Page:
Since you are a bassist, I would like to ask you how much skill does it takes, to make it in a band like this? I am a bassist myself, so no offense. How is it different from Heavy Metal? What do you think what should the upcoming bassists prepare for?

Good question. I’ve been playing for a long time, I’ve been playing since I was 16 years old. I started playing guitar first, and then my friends’ band needed a bass player and I was 18 at that time, and I just played bass from there. And there are a lot of people saying not to play bass as a guitar, and I understand that, because it’s more like a rhythm instrument than anything else. It can fill a lot of space and the guitars can go on top of it, and there is a lot of ways to play bass. On this album I tried to switch it up and I played a lot of bass lines where the bass mimices what the guitar does. A lot of tremolo picking and fast technical stuff. Guys like Alex Webster from Cannibal Corpse and that guy from Necrophagist blew my mind a long time ago. I actually had the pleasure of meeting Necrophagist, because I played with them in LA in 2005. And to see him play, I forgot his name unfortunately, but seeing him play live is really inspiring, because he is just on a whole other level. In my opinion he is one of the best metal bass players of all time. And I tried to incorporate more stuff that goes paralell to the guitars and also with my own low end flavour on it. I still have so much to learn. I want to get better at sweeps stuff like that, I am not really good at it, and I like the bass player from Origin. He is doing some really nice sweeps and it sounds really cool when he does that with the guitars. And Beneath The Masker, these bands really incorporates that sound of playing exactly what the guitar players are playing, but also having your own style with it. I think it’s a really cool approach for a modern metal bass player to be able to do both of those.

How was the 12 songs of „The Everlastint Plague” made? What was the most interesting thing about the process you that would like to share with the fans?

So this album was a lot easier to write than „Reborn to Kill”, because that was our first album that we all wrote in and wrote together. So even tought we were touring before we wrote ,,Born to Kill” we still didn’t know our writing styles. We all have our own little home studios where we can write riffs together and then bring it all to the table. I still play some guitar, but not very well, but I can play some 7 string deathcore riffs and I enjoy writing chuggy breakdowns. Dan is so good at everything, and Dave plays guitar as well. So for our first album we kinda sent each other stuffs that we all wrote individually and comig up with a few ideas on the spot. For ,,Everlasting Plague” we already knew how this process works, so it was a lot streamlined where we get together in our rehearsal studio and we write riffs on the stop and kinda just come up with ideas right there. And then we’d get a bunch of stuff which we would send to Dave. It’s a really cool process, it forms the songs in a much simpler way and we all get to participate with our ideas. It’s really fun for me to write my own music. Even if it’s not for the band. I like to plug in to my logic and write a cool drum beat and write some good stuff to it. And to be able to take those things that we thought nobody would hear end up on our album, and that album is going to be released by Nuclear Blast is awesome. This album was so much easier and more fun to make, than „Reborn to Kill” because of the way we found each other’s writing styles.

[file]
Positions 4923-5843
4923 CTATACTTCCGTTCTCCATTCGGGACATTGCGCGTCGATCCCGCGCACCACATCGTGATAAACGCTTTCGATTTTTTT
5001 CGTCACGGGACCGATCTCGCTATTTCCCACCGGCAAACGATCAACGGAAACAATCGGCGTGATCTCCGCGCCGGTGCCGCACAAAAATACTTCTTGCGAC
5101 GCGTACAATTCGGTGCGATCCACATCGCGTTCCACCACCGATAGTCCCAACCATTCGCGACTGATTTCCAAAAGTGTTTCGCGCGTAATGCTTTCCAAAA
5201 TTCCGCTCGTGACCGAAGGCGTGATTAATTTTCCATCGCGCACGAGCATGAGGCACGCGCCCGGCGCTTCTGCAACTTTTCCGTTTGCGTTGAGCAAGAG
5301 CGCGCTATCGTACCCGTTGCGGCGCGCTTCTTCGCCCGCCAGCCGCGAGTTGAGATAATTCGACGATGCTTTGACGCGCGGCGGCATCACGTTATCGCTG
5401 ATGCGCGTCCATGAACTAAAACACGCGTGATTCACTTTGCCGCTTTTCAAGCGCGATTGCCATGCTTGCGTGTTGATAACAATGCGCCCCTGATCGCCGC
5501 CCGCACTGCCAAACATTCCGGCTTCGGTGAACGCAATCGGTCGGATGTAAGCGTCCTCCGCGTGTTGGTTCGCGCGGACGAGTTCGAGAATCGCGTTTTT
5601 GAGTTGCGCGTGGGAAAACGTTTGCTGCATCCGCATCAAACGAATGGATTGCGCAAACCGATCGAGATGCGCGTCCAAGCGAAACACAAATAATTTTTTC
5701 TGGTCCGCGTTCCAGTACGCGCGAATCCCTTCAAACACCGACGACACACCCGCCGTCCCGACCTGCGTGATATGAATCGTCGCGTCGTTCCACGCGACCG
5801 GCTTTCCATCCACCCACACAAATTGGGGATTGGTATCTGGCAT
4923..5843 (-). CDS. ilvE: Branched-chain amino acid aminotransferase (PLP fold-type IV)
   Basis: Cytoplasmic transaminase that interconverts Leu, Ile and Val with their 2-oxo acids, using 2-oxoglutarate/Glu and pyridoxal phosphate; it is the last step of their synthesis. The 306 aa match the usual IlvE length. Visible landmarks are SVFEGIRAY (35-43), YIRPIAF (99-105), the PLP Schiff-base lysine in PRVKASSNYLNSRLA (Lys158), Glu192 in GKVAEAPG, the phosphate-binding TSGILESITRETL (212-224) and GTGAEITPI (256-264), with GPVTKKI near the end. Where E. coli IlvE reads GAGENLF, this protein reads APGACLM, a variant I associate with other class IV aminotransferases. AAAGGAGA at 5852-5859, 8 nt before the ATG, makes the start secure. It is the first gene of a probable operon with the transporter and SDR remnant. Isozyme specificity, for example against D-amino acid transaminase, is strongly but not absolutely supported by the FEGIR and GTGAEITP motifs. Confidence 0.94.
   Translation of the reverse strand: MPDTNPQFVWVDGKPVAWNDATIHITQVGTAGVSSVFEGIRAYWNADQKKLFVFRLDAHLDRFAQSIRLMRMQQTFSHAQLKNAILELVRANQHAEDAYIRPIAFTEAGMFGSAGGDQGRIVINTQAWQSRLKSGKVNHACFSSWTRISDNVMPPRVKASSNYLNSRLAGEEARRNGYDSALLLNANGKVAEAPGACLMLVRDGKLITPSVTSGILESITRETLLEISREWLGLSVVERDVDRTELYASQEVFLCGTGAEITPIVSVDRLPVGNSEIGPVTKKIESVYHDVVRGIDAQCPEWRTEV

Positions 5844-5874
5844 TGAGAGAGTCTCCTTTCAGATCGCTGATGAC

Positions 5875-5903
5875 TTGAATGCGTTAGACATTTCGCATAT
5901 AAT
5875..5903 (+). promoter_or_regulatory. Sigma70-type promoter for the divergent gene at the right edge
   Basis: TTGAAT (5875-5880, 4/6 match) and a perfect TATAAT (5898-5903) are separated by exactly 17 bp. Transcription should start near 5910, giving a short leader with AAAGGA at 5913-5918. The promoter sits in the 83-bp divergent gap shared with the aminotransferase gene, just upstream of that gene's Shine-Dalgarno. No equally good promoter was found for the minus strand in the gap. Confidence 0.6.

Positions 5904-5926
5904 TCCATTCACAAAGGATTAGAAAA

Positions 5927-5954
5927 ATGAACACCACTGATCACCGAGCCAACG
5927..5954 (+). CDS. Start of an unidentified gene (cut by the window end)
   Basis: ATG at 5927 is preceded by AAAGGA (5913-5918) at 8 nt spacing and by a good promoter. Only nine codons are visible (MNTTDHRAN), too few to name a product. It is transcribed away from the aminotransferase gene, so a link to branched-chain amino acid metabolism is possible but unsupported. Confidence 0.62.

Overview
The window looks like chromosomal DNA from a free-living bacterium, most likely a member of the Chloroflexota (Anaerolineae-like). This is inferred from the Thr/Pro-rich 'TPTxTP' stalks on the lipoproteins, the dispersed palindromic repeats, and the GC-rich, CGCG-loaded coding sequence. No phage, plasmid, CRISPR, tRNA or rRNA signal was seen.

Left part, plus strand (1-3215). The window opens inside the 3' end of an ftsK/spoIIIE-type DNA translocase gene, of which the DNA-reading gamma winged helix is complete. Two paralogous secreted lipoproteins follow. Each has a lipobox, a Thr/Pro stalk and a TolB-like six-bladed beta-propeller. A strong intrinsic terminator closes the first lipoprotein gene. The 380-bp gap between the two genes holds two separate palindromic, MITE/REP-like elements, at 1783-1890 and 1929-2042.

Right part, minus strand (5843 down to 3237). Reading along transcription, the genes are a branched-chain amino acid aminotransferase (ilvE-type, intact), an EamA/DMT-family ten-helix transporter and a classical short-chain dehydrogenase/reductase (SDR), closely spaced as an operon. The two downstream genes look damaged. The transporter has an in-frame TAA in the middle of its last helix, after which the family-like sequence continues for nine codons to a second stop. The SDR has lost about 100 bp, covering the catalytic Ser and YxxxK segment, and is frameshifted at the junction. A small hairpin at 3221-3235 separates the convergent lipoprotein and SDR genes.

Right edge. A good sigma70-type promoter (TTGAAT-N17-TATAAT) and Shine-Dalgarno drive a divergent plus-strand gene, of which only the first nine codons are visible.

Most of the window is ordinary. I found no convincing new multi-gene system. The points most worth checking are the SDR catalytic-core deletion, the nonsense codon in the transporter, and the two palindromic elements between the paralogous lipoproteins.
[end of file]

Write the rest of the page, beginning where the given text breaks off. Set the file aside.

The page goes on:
A commom theme of your songs are murded, torture, addiction etc. Would you like to talk about why you choose these topics?

So Obie is the one who writes all the lyrics. There is a lot of problems like that around the world. It’s the white elephant in the room I think we can say that. Like addiction. I live in San Diego, and since the pandemic has happened all the murder and the gun violence rates risen. I think he wanted to touch on a base of every topic that people might not want to talk about, kinda talk about the stuff that’s going on in the world. You know, we are just a death metal band from San Diego, but it’s cool to be a band that talks about these things, because a lot of people suffer from addiction. The intro song of the album „A Pound of Flesh” the need of plastic surgery and the social media’s and the world’s influence on looks. Both on women and men. There is a lot of need from people to get all these things done to try to fulfill this idea that society has put in imagewise for you, to be attractive or feel good about yourself. He adresses that in the first song. And I think that it was a great idea. You go on Instagram and everyone is posting mean or filtered pictures of themselves. Like you need to have a certain body style to feel attractive or to be attractive in todays world. But that’s just not the case. People are beautiful and people need to love their bodies. Not only that, but addiction and murder and a lot of other stuff that he talks about are real world problems. I think it is really awesome how he did that.